RC: I wouldn’t want to make any proclamations, but I think it’s great that you see it that way. It’s interesting because, to me, I think he gives a very good performance in the movie. I think he’s very charming. He’s just a witty guy. I think he’s fun to watch. I think that one of the challenges to the movie — and to me, I see him as the character. He’s Charles Swan III. You know, he’s embodying this character, but I think a lot of people seem, my impression, to have a hard time kind of divorcing all their kind of Internet kind of notions about someone. It’s hard for people to let go of that, so I sort of invite people to say, “Hey look, this is an actor portraying the role.” I think a lot has been made, at least presented to me, like, “Oh Charlie, that’s an odd choice,” or, “Why him?” To me it’s like, he’s so obvious. He’s a great talent. He’s got such charm and wit. It’s so obvious to me, but I guess that’s kind of why I’m just a different person than everyone else.

IFC: Well the parallel obviously is in the name, too. It’s weird seeing him onscreen being called “Charlie” or “Charles” and having to disconnect that.

RC: It’s funny because in “Two and a Half Men” he also plays “Charlie,” in his new show [“Anger Management”] he plays “Charlie,” and I wrote the character “Charlie” as just a name, so that’s a weird interesting coincidence.

Watch More
JaniceAndJeffrey_102_MPX-1920×1080

Hard Out

Comedy From The Closet

Janice and Jeffrey Available Now On IFC's Comedy Crib

Posted by on

She’s been referred to as “the love child of Amy Sedaris and Tracy Ullman,” and he’s a self-described “Italian who knows how to cook a great spaghetti alla carbonara.” They’re Mollie Merkel and Matteo Lane, prolific indie comedians who blended their robust creative juices to bring us the new Comedy Crib series Janice and Jeffrey. Mollie and Matteo took time to answer our probing questions about their series and themselves. Here’s a taste.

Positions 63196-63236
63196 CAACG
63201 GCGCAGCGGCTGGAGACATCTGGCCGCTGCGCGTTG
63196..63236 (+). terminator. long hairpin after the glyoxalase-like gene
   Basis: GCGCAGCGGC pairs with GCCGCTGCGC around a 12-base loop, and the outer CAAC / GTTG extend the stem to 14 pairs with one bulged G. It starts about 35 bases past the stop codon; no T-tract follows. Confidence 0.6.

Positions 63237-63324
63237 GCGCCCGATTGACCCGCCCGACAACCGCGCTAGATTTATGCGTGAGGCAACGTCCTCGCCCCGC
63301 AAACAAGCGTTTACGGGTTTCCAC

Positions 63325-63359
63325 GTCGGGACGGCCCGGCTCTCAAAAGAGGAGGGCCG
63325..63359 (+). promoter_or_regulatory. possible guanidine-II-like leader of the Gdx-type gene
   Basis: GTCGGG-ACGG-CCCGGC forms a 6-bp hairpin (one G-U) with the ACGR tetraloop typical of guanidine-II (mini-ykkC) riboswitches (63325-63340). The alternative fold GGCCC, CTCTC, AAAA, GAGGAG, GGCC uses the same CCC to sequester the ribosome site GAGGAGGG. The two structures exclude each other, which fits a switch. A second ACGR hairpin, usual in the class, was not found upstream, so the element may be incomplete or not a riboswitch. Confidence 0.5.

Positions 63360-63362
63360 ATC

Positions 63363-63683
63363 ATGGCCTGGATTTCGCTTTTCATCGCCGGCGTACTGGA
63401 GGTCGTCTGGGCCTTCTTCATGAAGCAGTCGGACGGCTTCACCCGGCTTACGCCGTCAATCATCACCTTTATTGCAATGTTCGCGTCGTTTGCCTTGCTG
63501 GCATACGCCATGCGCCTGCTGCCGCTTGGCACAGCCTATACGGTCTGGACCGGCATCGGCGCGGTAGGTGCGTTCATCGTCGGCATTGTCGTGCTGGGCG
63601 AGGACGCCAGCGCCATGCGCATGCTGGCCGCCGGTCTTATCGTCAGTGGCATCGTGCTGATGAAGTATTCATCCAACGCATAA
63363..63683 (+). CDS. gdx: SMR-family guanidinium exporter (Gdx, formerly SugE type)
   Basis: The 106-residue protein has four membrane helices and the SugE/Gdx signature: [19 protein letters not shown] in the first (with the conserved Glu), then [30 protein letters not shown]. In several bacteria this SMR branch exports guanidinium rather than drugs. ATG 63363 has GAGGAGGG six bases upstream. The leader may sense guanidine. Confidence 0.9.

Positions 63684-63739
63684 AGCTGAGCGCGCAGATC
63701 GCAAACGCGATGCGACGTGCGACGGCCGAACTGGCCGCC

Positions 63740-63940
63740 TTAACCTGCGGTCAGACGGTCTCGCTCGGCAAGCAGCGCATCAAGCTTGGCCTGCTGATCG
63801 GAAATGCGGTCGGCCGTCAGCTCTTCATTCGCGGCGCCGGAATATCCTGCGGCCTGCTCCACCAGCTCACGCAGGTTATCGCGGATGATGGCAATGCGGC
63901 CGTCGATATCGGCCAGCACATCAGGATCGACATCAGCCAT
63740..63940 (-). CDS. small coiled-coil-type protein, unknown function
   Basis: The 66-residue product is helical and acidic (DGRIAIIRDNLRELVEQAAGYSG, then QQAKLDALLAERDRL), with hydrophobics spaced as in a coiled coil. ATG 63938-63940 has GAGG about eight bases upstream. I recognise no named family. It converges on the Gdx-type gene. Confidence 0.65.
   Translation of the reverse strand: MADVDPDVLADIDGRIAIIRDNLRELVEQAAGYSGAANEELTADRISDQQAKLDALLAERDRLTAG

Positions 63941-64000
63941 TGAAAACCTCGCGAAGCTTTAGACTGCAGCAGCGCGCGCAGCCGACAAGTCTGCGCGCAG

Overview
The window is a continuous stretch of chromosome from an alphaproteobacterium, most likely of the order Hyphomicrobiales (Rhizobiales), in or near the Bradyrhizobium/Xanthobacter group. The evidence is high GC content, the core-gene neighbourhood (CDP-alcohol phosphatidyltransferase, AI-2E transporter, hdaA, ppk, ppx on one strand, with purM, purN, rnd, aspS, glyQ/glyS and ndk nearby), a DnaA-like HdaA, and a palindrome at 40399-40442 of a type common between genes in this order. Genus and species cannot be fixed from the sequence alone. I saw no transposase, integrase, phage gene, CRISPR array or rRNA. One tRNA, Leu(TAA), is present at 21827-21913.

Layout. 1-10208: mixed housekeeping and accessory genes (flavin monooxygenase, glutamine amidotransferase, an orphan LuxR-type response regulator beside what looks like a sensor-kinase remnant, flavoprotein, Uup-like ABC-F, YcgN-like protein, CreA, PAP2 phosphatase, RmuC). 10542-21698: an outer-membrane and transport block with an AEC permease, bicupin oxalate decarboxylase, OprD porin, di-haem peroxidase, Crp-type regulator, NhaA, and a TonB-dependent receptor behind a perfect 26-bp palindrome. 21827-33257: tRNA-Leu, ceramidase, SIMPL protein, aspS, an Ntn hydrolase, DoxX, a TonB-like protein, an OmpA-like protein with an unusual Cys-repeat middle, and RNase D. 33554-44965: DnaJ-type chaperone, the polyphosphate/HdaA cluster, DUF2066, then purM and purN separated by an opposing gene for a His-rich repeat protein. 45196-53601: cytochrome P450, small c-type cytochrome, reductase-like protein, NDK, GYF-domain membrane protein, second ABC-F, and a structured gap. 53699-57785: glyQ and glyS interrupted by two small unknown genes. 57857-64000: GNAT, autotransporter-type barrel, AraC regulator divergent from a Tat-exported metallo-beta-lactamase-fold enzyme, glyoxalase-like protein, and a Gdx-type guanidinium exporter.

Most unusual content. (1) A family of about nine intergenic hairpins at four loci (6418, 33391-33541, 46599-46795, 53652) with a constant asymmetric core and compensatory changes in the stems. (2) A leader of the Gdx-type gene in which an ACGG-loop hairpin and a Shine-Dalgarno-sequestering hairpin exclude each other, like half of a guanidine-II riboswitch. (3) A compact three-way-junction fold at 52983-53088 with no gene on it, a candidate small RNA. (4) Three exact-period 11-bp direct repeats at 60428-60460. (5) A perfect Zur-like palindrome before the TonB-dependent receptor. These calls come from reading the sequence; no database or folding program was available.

JaniceAndJeffrey_106_MPX-1920x1080

IFC: How would you describe Janice and Jeffrey to a fancy network executive you met in an elevator?

Mollie & Matteo: Janice and Jeffrey is about a married couple experiencing intimacy issues but who don’t have a clue it’s because they are gay. Their oblivion makes them even more endearing.  Their total lack of awareness provides for a buffet of comedy.

IFC: What’s your origin story? How did you two people meet and how long have you been working together?

Mollie: We met at a dive bar in Wrigley Field Chicago. It was a show called Entertaining Julie… It was a cool variety scene with lots of talented people. I was doing Janice one night and Matteo was doing an impression of Liza Minnelli. We sort of just fell in love with each other’s… ACT! Matteo made the first move and told me how much he loved Janice and I drove home feeling like I just met someone really special.

IFC: How would Janice describe Jeffrey?

Mollie: “He can paint, cook homemade Bolognese, and sing Opera. Not to mention he has a great body. He makes me feel empowered and free. He doesn’t suffocate me with attention so our love has room to breath.”

IFC: How would Jeffrey describe Janice?

Matteo: “Like a Ford. Built to last.”

IFC: Why do you think the world is ready for this series?

Mollie & Matteo: Our current political world is mirroring and reflecting this belief that homosexuality is wrong. So what better time for satire. Everyone is so pro gay and equal rights, which is of course what we want, too. But no one is looking at middle America and people actually in the closet. No one is saying, hey this is really painful and tragic, and sitting with that. Having compassion but providing the desperate relief of laughter…This seemed like the healthiest, best way to “fight” the gay rights “fight”.

IFC: Hummus is hilarious. Why is it so funny?

Mollie: It just seems like something people take really seriously, which is funny to me. I started to see it in a lot of lesbians’ refrigerators at a time. It’s like observing a lesbian in a comfortable shoe. It’s a language we speak. Pass the Hummus. Turn on the Indigo Girls would ya?

See the whole season of Janice and Jeffrey right now on IFC’s Comedy Crib.

Watch More
IFC-Die-Hard-Dads

Die Hard Dads

Inspiration For Die Hard Dads

Die Hard is on IFC all Father's Day Long

Posted by on